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To view the current SAT in flight, press the PROG button on the FMS, and then press the NEXT button to display the second progress page on the FMS display.

 

Here you may view the current SAT temperature, as well as the current wind speed and direction expressed as well as the actual crosswind component.

thank you for the info :). I am actually using it, but this is the true SAT? I mean exact SAT or just from the weather file ? if it is the exact and precise one you solved one of my problems :)

 

thanks a bunch sir

Anti ice is automatic and will turn on when conditions are correct.

it depends how you set them.

you can set them to manual. So in Manual mode when at what TAT to turn them on ?

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SAT ( Static Air temp )  and OAT ( outside air temp ) should be the same thing. 

 

The general policy is ENG ANTI ICE to be switched ON when on the ground OAT < 10 deg C with visible moisture, or icing condition ( ie snow on the taxiway and runway )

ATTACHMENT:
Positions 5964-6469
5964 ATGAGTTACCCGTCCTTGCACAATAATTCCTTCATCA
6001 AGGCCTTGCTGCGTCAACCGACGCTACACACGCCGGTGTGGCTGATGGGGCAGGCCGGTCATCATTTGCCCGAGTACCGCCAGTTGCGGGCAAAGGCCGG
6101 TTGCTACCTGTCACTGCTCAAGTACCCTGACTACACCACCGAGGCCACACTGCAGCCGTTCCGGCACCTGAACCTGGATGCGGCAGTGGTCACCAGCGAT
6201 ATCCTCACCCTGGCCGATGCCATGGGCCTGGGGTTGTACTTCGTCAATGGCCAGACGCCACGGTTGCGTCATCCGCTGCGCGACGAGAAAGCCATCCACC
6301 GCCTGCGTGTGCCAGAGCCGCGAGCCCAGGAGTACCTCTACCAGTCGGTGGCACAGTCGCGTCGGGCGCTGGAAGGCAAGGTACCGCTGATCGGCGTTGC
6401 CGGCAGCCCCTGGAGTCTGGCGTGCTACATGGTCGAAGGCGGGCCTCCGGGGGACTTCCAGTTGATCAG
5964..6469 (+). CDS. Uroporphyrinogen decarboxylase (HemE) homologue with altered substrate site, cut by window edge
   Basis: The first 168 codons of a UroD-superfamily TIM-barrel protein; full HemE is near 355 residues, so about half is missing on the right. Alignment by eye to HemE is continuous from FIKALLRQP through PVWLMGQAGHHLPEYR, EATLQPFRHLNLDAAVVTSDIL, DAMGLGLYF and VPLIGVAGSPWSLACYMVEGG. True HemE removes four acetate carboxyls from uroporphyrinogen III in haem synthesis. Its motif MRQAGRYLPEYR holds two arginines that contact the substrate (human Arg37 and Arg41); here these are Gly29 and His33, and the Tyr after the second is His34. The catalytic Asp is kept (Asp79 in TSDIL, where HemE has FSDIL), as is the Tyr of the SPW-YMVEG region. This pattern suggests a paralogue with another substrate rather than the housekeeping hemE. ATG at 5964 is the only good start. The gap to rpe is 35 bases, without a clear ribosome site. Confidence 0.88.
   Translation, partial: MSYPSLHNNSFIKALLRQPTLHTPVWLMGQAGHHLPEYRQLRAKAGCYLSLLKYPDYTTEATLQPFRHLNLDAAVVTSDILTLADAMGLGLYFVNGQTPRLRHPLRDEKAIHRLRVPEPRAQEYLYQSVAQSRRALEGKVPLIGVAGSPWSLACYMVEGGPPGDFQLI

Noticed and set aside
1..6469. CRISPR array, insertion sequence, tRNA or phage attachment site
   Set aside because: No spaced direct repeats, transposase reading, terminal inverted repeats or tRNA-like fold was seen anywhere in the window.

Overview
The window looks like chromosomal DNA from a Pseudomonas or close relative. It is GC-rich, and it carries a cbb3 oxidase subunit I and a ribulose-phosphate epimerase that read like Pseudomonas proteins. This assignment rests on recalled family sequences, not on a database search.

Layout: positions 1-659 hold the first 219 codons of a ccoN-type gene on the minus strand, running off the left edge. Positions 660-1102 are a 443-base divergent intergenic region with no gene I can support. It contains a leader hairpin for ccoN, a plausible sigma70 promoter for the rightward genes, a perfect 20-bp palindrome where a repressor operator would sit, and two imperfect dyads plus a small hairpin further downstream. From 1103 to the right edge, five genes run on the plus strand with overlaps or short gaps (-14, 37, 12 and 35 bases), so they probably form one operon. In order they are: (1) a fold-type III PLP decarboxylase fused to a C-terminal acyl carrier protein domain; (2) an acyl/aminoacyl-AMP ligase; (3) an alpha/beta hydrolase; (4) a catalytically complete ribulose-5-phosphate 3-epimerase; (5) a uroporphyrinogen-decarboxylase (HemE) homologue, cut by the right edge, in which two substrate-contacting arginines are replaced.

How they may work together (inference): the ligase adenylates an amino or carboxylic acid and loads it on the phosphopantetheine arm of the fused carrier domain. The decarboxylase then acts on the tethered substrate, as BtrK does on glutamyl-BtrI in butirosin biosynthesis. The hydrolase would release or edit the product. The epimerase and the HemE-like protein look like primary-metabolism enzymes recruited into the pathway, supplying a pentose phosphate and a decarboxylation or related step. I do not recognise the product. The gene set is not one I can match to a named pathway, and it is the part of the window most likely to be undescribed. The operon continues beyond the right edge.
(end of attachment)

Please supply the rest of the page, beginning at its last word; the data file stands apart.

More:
on the 777. The ENG ANTI ICE if in AUTO mode, will switch on the ENG ANTI ICE when TAT < 10 deg C and the two ice detector prob on each side of the nose detects icing condition. Switching the ENG ANTI ICE ON with TAT > 10 deg C and ice not detected by the ice detector prob will give you an EICAS advisory msg ( ANTI ICE ON ).

 

Wing ANTI ICE should not be used on the ground. System logic inhibits its use for 5min after liftoff if TAT >10 deg C. If left in auto mode Wing anti ice is inhibited after Take off mode is selected or less than 10min after lift off.